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Home Culture Our Parents Hated Our Music and We’re Going To Hate Our Kids’ Music. Here’s Why
Culture - Entertainment - 2 weeks ago

Our Parents Hated Our Music and We’re Going To Hate Our Kids’ Music. Here’s Why

A week ago I did not know Billie Eilish. Now I sort of like her music

There was always that awkwardness that came with our parents listening to our playlists. Worse, when it came to music videos, they had serious reactions. When dealing with the majority opinion, we cannot fight some things.

Our parents (most of them), hated our music. They described it as rushed, and shallow. They believed that our generation ruined good music and had no taste. At the time, I could not understand it because the latest music made sense to me.

As a result, whenever my parents were present, everyone listened to 80’s and early 90’s musicians. They considered the rest of it as trash. We were lucky to have technology that allowed us to have our own “playlists” that we kept safe.

They did not understand our songs

When I think about it, the reasoning is simple. Our parents were uncomfortable with our music because it was new and different. Humans like familiar patterns and are drawn to the safety of what they know.

When they did not understand the music, they rubbished it and picked out the flaws. Although not every 90’s parent did that, a majority was enough to influence the common ‘truth’. They said that the youth had lost the essence of good music. They overlooked one thing.

In their history (circa the 40s – 60s), our parents were also youth who hated our grandparents’ music. History repeats itself more often than we think. Sadly, we forget and focus on ourselves, forgetting that the patterns are just the cycle of life.

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Hits from a time in history

I do not understand their music

Most millennials now have kids and these kids are growing up. In a quest to embrace creativity and give children space to grow, they allowed the young ones to experiment with art and music. The result? Art that some older millenials do not understand.

YouTube has a brilliant recommendation algorithm that allows you to choose a song or two and similar songs queue and play after your selection. I am a fan of Electronic Dance Music and my recent selection included Kygo and Avicii. Everything went well as I did my work and listened to the music, occasionally glancing at the videos.

Also, YouTube sort of know if you are immersed in your videos because they often stop the music and ask if you are still watching. They can know your activity level by how frequent your mouse cursor moves on the site. I had to click yes to resume my playlist. A few minutes later, I heard strange music that made me want to check. The song was “When the Party is over” by Billie Eilish.

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An image from Billie Eilish’s music video “When the party’s over”.

Who is Billie Eilish?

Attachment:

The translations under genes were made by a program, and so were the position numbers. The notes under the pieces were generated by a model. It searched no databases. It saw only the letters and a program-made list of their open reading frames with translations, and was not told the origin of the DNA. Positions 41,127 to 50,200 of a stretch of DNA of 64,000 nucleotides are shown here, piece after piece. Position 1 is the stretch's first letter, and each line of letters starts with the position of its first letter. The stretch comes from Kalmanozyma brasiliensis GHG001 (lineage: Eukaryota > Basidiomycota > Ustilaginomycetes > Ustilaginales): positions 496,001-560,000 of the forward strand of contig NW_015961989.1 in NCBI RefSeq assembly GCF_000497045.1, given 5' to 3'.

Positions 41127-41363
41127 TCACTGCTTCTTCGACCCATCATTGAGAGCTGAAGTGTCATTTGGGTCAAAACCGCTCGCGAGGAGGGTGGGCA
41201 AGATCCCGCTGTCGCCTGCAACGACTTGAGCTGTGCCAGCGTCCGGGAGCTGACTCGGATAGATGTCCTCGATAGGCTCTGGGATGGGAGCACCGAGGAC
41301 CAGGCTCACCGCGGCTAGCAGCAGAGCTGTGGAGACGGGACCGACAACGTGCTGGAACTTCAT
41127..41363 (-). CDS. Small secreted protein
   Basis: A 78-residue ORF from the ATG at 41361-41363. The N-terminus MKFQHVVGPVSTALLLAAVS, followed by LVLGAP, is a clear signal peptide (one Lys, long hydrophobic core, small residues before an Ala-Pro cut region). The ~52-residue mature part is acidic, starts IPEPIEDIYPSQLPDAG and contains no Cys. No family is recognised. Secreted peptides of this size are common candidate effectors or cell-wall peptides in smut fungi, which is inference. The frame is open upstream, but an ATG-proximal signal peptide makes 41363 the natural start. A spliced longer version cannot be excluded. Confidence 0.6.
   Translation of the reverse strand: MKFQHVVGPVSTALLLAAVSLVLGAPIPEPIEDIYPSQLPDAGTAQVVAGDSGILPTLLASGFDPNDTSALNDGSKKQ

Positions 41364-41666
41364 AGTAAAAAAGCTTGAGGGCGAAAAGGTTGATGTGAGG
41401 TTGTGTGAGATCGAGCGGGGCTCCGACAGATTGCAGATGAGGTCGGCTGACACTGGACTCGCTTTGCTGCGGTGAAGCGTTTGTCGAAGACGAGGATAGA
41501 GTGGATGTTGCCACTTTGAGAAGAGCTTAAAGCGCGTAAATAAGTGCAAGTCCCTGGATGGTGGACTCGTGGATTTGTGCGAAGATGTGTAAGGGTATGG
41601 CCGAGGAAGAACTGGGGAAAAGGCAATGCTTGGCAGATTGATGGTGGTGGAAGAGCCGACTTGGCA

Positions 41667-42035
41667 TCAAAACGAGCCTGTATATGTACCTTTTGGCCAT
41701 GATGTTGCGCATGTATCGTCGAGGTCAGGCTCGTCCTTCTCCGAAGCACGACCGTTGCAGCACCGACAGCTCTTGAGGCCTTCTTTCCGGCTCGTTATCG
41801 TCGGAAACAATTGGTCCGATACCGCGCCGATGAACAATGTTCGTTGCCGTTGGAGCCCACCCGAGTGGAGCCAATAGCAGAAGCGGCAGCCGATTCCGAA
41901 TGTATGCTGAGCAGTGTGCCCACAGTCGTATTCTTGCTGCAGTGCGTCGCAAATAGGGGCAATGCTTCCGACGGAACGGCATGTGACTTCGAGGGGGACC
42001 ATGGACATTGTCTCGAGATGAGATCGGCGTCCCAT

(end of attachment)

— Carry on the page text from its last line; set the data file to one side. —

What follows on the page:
I had no idea who that was so I opened another tab and summoned Wikipedia magic.

Billie Eilish Pirate Baird O’Connell (/ˈaɪlɪʃ/;[3] born December 18, 2001) is an American singer, songwriter, and model. She gained a following in 2016 when she released her debut single “Ocean Eyes” on audio distribution platform SoundCloud

First, she has an interesting name. Second, she was born in 2001 and had nearly 300 million views on YouTube. Clearly, someone (many of them) love her music.

The video was bizarre to me. It took a while before I wrapped my head around it. The music had a calming effect on me and that’s when I dived into a rabbit hole to find out everything about her.

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Billie Eilish performs at Outdoor Theatre during the 2019 Coachella Valley Music And Arts Festival on April 13 in Indio, California. Getty Images.

Most Billie Eilish fans are around her age

In most of her live shows, I could easily tell that the audience were kids from 16 to around 20 years of age. I am way past that.

At that moment, I thought of my agemates and realized that they would probably not like her music. They would have mentioned her. She is different. It is a sound that many of them would not relate to. People are drawn to music that they can relate to.

And now, just like that, we find ourselves in the same position our parents were. This new music is strange and so we tag it with adjectives such as “weird”, “mental” or “unremarkable”.

Unfortunately, this bias often makes you disregard an otherwise talented artist. If one song was not good enough for you, you assume she is probably not any good.

All around the world, teenagers are producing new music

It is happening all over the globe. In our perspective, musicians are getting younger. In some markets, the new musicians are taking over playlists buoyed by internet and music platforms. They are rich too. Very rich, I may add.

Billie Eilish is already worth millions and she is not even 18. As this new generation continues to create space for themselves in the market, some disgruntled parents still say “you have no taste”. Yet, it is just a different time and they have not taken a chance to appreciate the art.

I will head over and enjoy any music that I find interesting. Whether done by a 60-year-old or by a pre-teen, beautiful arrangement in music does it for me.

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